Third of survivors still in hotels
A THIRD of Grenfell survivors remain in hotels and emergency accommodation today, exactly a year after the blaze.
Grieving families who lost relatives and whose homes and belongings were destroyed have not yet been rehoused, despite Government and council pledges to find them new homes within a year.
A 24-hour vigil to mourn the dead began last night, ahead of a planned minute’s silence and other events to mark today’s grim anniversary.
Theresa May told the Commons yesterday: ‘We are doing everything that we can to see that the survivors of Grenfell get the homes and support that they need and the truth and justice that they deserve.’ But families who remain crammed into hotel rooms said their lives could not return to any semblance of normality until they can move into new homes.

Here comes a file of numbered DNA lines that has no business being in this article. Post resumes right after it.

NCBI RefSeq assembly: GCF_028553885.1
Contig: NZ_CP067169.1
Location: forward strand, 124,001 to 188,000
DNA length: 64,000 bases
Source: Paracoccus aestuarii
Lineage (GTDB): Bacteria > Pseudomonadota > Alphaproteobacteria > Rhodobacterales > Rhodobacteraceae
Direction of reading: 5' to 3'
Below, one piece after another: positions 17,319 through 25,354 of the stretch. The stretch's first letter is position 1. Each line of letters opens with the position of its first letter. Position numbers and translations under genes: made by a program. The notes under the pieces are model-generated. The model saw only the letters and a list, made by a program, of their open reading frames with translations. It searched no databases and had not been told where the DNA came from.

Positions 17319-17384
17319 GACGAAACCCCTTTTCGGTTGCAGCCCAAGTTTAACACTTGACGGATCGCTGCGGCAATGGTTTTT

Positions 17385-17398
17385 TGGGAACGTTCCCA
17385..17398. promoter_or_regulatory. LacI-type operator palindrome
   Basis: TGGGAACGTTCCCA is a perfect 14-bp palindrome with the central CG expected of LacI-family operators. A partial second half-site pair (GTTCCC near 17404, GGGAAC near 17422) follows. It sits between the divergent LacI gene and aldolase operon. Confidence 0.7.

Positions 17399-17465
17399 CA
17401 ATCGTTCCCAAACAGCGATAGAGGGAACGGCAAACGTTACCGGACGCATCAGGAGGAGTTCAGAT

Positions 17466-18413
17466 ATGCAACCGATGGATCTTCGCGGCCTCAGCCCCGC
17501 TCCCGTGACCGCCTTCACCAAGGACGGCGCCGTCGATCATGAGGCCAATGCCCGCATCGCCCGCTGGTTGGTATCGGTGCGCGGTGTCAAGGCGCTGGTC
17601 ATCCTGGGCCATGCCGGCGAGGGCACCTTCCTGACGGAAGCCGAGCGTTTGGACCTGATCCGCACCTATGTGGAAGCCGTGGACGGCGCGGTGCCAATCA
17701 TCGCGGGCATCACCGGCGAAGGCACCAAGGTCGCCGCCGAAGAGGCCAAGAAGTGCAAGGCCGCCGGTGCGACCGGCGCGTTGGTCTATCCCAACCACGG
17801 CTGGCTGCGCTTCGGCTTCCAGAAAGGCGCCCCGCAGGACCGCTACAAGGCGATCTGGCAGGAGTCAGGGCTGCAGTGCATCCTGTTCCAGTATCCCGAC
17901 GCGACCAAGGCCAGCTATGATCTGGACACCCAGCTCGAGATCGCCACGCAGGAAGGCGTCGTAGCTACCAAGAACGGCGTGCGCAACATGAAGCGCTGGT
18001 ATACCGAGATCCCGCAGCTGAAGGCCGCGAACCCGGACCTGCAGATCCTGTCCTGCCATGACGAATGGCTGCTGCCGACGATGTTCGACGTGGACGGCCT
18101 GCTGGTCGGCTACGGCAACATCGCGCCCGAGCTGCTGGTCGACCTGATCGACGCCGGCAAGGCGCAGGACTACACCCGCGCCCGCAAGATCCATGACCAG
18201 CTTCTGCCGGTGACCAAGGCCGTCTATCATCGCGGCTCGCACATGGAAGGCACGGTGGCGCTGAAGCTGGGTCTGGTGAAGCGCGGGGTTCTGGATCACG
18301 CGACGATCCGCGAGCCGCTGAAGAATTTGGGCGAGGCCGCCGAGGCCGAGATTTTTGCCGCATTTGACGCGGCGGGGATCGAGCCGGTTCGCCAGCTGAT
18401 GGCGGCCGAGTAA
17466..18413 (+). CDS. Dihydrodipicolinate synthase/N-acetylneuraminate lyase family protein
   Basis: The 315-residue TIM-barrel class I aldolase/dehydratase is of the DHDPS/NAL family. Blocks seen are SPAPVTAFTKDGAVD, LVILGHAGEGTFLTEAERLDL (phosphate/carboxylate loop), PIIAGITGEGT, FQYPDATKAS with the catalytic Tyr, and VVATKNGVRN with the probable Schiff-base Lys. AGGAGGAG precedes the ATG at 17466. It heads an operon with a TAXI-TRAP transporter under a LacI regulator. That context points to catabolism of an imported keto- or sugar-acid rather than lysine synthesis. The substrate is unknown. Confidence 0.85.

Mohammed Rasoul, who has been sharing a hotel room with his wife Munira and their two children, aged two and six, since the fire, told the BBC: ‘The kids have limited space to play, we all have to sleep in the same space. It has taken its toll at times during the past year.’
Kensington and Chelsea Council, which owned the high-rise block, said it had spent £235million on new housing for survivors, and a further £25million on emergency accommodation in the past 12 months.
It also emerged yesterday that more than 500 children have post-traumatic stress disorder or other mental illnesses as a result of the Grenfell inferno.
In the largest screening of its kind, mental health assessments have been carried out on 1,702 children who lived in the tower or live near it. Experts diagnosed 521 with PTSD or a similar anxiety as a result of what they experienced.
Children as young as two are still asking their parents if they will die in a fire after witnessing the devastating blaze. One said he sometimes wishes he died with his cousins that night.